The campaign in the North
The Northern League’s leaders had met early in the year to outline their plans. At a council of war on 5th April Furst Maurice of Nassau, Furst Ernst von Bamberg, Furst Friedrich von Hessenstein and General von Gehlan of Luneberg. The debate centred around two possible courses of action. The first was an advance from Darmstadt down the Rhine against the Franconian fortress of Hockenheim. This was proposed by Nassau on the grounds it would put them in close proximity to Alsatia. It was opposed by Hessenstein as it would mean crossing the territory of the Prince Archbishop of Mainz, who may oppose them with force and he did not wish to add another enemy quite yet. Hessenstein proposed a march directly south from Darmstadt via Michelstadt towards Heilbronn. This was opposed by Nassau because it would men taking the army through the Odenwald, which he did not consider sustainable.
The course of action eventually adopted was the third, proposed by Bamberg and supported by Gehlan. This proposed a march from Aschaffenburg via Markthiedenfeld to besiege Wurzburg. The fall of this city would effectively isolate his old Duchy of Bamberg. Hessenstein approved positively, Nassau only half-heartedly.
The campaign got under way in May; by the 3rd the Advance Guard of the army under Hessenstein crosses the Franconian border at Wertheim. The main body under Maurice is some way behind and reaches Markgrafthiedenfeld on the 19th. By the 29th May Maurice appears before the walls of Wurzburg and begins his siege operations. To Hessenstein falls the job of covering the siege and he moves to Bad Mergentheim. Here he learns of enemy forces in some strength some ten miles to the south at Dorzbach.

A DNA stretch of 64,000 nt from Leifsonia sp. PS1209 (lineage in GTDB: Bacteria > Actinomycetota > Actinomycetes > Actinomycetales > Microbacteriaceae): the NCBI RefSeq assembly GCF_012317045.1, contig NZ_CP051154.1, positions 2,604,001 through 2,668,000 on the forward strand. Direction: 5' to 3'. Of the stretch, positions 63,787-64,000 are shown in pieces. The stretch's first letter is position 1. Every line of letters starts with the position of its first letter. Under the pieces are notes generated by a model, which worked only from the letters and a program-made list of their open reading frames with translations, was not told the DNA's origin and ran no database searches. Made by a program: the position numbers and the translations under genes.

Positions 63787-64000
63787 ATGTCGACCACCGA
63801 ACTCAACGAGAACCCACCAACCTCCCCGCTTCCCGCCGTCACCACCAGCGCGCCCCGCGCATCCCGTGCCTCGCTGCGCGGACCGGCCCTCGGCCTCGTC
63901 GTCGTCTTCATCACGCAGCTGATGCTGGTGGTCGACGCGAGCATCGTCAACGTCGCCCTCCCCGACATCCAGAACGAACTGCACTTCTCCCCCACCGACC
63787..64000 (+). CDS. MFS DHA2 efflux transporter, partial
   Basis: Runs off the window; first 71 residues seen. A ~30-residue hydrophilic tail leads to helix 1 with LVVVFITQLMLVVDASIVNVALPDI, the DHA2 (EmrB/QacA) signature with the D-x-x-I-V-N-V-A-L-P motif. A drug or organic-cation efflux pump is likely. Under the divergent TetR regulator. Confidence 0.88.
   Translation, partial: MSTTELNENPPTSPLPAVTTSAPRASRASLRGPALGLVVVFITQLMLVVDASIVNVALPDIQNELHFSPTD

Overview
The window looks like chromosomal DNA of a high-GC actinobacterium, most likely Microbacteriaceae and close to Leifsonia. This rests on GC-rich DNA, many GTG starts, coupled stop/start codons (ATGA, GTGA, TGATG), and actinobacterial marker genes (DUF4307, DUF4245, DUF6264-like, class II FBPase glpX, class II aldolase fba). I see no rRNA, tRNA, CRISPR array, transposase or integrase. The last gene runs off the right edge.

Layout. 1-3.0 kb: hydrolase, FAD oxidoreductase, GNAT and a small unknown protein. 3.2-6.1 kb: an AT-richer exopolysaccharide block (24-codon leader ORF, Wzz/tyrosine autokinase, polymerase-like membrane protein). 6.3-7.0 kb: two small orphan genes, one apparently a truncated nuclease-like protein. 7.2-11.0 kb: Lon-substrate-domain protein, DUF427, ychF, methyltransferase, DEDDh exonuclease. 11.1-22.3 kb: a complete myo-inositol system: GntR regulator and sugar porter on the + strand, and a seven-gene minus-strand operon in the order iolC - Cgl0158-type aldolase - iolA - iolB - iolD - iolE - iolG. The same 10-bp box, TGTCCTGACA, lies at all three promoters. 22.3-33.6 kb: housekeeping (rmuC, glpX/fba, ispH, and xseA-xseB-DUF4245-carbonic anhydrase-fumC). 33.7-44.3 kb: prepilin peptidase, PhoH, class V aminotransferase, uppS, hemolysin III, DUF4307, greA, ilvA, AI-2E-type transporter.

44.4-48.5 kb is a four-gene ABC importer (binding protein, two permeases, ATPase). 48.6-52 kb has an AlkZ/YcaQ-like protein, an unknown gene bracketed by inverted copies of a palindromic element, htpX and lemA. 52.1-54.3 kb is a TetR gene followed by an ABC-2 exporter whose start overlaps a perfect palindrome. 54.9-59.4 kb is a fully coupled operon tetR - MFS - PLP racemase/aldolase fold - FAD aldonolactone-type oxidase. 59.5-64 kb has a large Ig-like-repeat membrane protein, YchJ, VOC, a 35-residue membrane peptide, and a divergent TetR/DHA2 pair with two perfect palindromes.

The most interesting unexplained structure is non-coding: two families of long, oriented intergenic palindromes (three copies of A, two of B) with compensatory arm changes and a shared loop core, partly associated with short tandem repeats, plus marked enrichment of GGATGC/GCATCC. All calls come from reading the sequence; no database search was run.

This is the Advance Guard of the Army of the Kralch, commanded by Prinz Friedrich von Franconia, Johann’s third son. The Advance Guard is under the Graf von Hausen who arrived in Dorzbach on the 18th May. Prinz Friedrich, taking some time to gather his army, had originally decided to march on Wurzburg from the south and so moved his main body to Rothenburg-ob-der-Tauber whilst Hausen pinned Hessenstein. Realising the strength of Hessenstein’s force and the vulnerability of the reinforcements under Glt Wiesenstein and GfwM Erffa-Wernburg coming up from Stuttgart, he shifted his force to Bad-Mergentheim, hoping to catch Hessenstein in a vice between his forces and Hausen’s.
The prelude to Hardheim
Once Johann had devined the strategy of the Northern League he ordered the reserve corps of Wiesenstein and Erffa-Wernburg to march out and join the army of Prinz Friedrich. Wiesenstein’s column halted at Brackenheim until the 13th May wracked by an outbreak of dysentery. Originally he marches out for Kupferzell, but only gets halfway when he is instead ordered to the Hessenstein frontier at Miltenberg, Johann intending to use Wiesenstein and Helldorf-Bedra to march on Aschaffenburg. At Bad-Kaiserzell he is struck by yet another bout of dystentery, and only arrives at Hardheim on the 11th June. Here he finds the column of Erffa-Wernburg sent up from Stuttgart.
Hessenstein, aware of Erffa-Wernburg's arrival from his patrols but ignorant of Wiesenstein’s existence, decides to daringly split his force. On the 5th June Generalmajor von Gehlan is commanded to take the Luneberg, Bamberg and Nassau troops and attack Erffa-Wernburg at Hardheim before he can link up with Hausen. Meanwhile Hessenstein would try to maintain a show of strength before Hausen.
Von Gehlan proved he was not up to the task. He takes ten days to reach Hardheim, and by the time he does Wiesenstein has been there for three full days. The scene is set for a battle.